STEFANIE AND PATRICK O’NEILL own a third generation family business called Vern’s Toffee House. It was started by Stefanie’s grandfather, Vern Hackbarth, in 1976, as his second “retirement project” at the age of 60. I met her father last year, as the company was in the process of transitioning to Patrick and Stefanie.
It’s a fascinating little business. They had survived quite nicely for 36 years with just family and some seasonal part-time employees, and just last year took on someone year-round.
How does this survive? Quite simply: An amazingly wonderful product, a simple business model, and flawless quality.
I’ve experienced this first-hand, of course, having purchased toffee from them several times now. It’s a rough job, but it comes with the territory.
Here’s their business: They make almond toffee from natural ingredients with no preservatives. They sell products either at their factory/store or over the internet. They ship those products out, always attentive to delays or errors. Marketing is basically word-of-mouth.
When I talked with Stefanie about this recently, she was wonderfully relaxed and gracious, handling my incessant questions in between people who stopped in. It’s not complicated, it’s not especially stressful. They’re open just Monday through Friday, able to enjoy the weekends as family time.
You can call that a “lifestyle business” if you like, but that term now carries some negative overtones. But these folks do indeed have an enviable lifestyle.
There’s an amazing number of family businesses in this country. Some you know, because they have a storefront, but others may exist unseen.
And you hear heartfelt stories when these companies fail, fearing that somehow the corporate behemoths have obliterated the alternatives. But most will survive for decades, lifetimes, and sometimes centuries without becoming “big” in the traditional sense.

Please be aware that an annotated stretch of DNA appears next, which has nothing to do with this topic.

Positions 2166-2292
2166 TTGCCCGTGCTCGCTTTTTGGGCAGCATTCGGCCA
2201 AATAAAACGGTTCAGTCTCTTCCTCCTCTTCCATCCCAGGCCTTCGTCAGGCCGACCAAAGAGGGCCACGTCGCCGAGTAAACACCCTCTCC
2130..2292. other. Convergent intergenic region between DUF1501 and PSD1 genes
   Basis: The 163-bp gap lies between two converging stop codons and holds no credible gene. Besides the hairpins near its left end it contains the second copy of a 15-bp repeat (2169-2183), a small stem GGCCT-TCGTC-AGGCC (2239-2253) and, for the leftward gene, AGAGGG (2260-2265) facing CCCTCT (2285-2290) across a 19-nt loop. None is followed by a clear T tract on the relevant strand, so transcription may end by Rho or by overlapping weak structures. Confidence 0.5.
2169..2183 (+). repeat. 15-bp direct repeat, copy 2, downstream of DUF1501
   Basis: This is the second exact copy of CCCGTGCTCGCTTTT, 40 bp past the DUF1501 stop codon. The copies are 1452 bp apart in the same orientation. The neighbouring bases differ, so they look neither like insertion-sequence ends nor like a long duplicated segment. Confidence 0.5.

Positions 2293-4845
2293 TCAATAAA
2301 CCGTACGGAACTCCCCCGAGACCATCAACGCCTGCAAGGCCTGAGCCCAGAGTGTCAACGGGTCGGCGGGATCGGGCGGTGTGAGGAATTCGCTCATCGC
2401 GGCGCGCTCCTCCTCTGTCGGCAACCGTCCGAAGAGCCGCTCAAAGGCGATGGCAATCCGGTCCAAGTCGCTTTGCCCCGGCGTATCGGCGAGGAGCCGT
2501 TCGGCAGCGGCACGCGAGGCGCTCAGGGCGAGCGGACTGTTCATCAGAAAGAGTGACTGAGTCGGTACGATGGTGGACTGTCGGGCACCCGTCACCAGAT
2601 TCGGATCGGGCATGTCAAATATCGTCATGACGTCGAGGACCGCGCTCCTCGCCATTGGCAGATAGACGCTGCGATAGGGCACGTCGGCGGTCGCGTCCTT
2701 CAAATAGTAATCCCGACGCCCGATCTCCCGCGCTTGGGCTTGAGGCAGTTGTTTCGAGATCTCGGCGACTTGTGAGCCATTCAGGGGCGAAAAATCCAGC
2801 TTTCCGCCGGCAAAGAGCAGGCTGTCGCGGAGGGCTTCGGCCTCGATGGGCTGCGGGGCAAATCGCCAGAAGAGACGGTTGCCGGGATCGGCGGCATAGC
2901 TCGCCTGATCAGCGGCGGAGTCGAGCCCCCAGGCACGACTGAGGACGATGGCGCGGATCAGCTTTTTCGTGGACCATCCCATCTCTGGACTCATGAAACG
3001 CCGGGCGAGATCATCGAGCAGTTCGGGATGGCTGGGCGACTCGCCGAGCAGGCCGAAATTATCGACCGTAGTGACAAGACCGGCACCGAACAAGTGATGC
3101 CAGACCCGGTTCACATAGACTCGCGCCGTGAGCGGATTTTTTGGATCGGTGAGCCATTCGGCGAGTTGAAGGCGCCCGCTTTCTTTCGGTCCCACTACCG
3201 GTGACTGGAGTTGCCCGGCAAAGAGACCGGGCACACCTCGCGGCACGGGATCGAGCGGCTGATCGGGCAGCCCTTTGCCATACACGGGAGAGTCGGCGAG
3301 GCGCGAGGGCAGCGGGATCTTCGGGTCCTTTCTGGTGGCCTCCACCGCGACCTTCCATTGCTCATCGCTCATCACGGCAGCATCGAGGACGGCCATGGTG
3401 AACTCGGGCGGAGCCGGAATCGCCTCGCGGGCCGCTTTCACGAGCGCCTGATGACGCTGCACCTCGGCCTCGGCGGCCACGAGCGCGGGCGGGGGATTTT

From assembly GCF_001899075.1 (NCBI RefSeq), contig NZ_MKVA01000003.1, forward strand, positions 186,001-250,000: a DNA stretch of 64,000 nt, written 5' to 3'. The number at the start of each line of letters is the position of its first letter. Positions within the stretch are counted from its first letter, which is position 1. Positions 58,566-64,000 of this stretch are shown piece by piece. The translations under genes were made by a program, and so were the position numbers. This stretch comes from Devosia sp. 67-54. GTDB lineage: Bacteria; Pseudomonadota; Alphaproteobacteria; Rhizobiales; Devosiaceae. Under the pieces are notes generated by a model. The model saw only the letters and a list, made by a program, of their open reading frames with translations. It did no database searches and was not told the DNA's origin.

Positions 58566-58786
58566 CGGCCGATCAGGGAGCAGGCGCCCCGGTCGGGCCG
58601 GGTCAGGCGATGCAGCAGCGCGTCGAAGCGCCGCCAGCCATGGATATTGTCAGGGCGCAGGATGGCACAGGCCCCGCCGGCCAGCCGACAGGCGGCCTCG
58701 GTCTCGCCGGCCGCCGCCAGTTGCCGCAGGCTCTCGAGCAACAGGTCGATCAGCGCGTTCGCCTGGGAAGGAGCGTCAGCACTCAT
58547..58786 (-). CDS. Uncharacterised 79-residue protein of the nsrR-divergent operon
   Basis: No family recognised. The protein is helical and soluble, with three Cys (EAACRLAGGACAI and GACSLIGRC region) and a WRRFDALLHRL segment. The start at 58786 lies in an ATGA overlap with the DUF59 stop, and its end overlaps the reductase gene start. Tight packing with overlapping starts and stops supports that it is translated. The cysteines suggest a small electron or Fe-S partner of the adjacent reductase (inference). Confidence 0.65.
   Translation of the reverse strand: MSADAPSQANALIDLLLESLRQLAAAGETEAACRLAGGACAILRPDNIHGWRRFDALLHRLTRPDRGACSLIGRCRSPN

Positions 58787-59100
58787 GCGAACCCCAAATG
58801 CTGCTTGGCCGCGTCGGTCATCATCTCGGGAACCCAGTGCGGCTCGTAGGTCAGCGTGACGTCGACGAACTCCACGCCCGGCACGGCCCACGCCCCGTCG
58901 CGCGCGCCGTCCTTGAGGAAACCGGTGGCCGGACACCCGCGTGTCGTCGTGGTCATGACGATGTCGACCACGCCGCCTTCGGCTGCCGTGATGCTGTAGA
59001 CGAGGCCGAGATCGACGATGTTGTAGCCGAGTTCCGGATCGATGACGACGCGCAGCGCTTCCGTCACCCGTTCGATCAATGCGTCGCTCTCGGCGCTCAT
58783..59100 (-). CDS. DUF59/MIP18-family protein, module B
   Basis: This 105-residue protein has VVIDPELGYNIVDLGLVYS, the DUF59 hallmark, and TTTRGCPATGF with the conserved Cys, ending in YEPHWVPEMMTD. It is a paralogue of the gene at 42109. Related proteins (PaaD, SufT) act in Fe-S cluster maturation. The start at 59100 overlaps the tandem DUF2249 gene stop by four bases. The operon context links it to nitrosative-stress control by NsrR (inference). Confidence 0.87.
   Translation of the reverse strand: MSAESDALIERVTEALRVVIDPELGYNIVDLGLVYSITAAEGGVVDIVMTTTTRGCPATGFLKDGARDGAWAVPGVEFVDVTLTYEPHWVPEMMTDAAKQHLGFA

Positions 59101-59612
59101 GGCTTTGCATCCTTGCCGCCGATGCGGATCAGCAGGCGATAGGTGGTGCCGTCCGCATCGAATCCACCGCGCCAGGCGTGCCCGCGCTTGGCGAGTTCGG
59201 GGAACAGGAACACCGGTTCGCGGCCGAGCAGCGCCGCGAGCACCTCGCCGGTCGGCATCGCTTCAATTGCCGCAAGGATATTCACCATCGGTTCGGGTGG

Take heart in a story of a little homegrown business that’s in its third generation and doing quite well, thank you.
What’s the secret?
Grandpa Vern was a frugal Midwesterner with an eye for great food. After starting the Colonial Hickory House – his first “retirement project” – he sold it but still had the itch to do more. So he bought a unit away from downtown Fort Collins, and set up shop. The company has never paid any rent, something which can be crushing for small startups.
This is a seasonal business, doing most of its work from September through Christmas. This is one reason why they’ve been reluctant to take on permanent employees – because they can’t assure people stable work year round. It’s the way this business works, and they’re quite happy with it.
I talked with Stefanie a lot about growth, because that’s usually where the pressure comes in this kind of company. It’s no surprise that they receive all kinds of supportive “advice” from customers or friends who see huge potential. “You could go national!” “You should expand your product line!”
But it all comes down to quality. Seriously, enthusiastically, almost fanatically – quality. As she told me, “this has my grandpop’s name on it and we won’t sacrifice.”
Why is it that they’ve always had a family member make the toffee? Because “no one else will have the degree of dedication that we do.” So Patrick does all the cooking – hard, physical labor. But the result is perfection.
They could get machines to do the work, but quality would suffer. They could bring on more employees, but quality would suffer. They could ramp up marketing and drastically increase their volume, but quality would suffer.
It really is that simple.
Yes, they’ve improved things here and there. I heard great stories about how customer service improved when they could track packages as they were shipped across the country. They’ve added new gift boxing and offer corporate branding. They expanded to offer packages of nuts.
But that’s just nice stuff around the edges. The core is stable. You get an amazingly wonderful toffee that people love to share on Christmas morning. When you call them, you talk to the business owner. When you need it in your hands by Valentine’s Day, it’s going to happen. You know exactly what you’re getting.
I was amused to hear that they were offered a slot in a TV reality show. It made for a good chuckle. After we got more serious, though, it became apparent why this would be an incredibly bad idea. How would the artificiality of a “reality” show affect their family and their business? What would happen if the marketing exposure took off and they couldn’t handle the volume?
No, thank you.
I especially appreciate how they’ve designed this as a well-defined, stable, enjoyable business. I really can see them sticking with it until they retire many years from now, hopefully keeping it in the family. This is the kind of success that happens when you’re clear on your values and stick with them for a lifetime. Multiple lifetimes.